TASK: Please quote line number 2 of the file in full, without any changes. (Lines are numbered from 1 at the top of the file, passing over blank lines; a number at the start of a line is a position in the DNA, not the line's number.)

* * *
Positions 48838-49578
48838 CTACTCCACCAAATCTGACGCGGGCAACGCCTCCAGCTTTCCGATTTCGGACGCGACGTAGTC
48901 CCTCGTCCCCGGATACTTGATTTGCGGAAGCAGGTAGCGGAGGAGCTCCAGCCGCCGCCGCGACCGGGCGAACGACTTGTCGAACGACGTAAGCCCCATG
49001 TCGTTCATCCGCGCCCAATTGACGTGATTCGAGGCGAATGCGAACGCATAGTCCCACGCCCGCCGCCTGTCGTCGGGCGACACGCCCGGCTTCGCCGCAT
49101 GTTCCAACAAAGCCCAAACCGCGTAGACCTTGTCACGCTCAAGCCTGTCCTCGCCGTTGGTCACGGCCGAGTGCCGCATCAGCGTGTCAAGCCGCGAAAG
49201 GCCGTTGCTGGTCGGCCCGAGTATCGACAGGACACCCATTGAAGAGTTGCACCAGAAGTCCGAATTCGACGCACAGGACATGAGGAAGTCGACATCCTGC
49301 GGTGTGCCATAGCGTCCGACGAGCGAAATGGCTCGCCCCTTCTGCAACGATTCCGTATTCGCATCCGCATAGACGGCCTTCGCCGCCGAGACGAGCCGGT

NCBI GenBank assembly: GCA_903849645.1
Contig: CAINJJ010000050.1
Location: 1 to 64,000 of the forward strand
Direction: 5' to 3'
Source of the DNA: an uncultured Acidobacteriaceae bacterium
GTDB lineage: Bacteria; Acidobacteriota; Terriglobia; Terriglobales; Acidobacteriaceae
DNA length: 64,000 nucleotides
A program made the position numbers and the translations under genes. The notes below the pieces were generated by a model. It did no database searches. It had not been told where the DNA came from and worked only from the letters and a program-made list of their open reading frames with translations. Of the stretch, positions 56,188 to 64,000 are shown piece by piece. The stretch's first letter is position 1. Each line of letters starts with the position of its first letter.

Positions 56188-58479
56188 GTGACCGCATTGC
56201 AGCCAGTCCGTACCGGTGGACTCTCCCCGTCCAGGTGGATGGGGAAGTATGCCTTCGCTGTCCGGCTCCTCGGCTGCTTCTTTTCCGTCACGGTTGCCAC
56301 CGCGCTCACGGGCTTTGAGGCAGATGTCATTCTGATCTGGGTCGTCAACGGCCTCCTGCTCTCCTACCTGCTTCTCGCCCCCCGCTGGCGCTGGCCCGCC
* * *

48838 CTACTCCACCAAATCTGACGCGGGCAACGCCTCCAGCTTTCCGATTTCGGACGCGACGTAGTC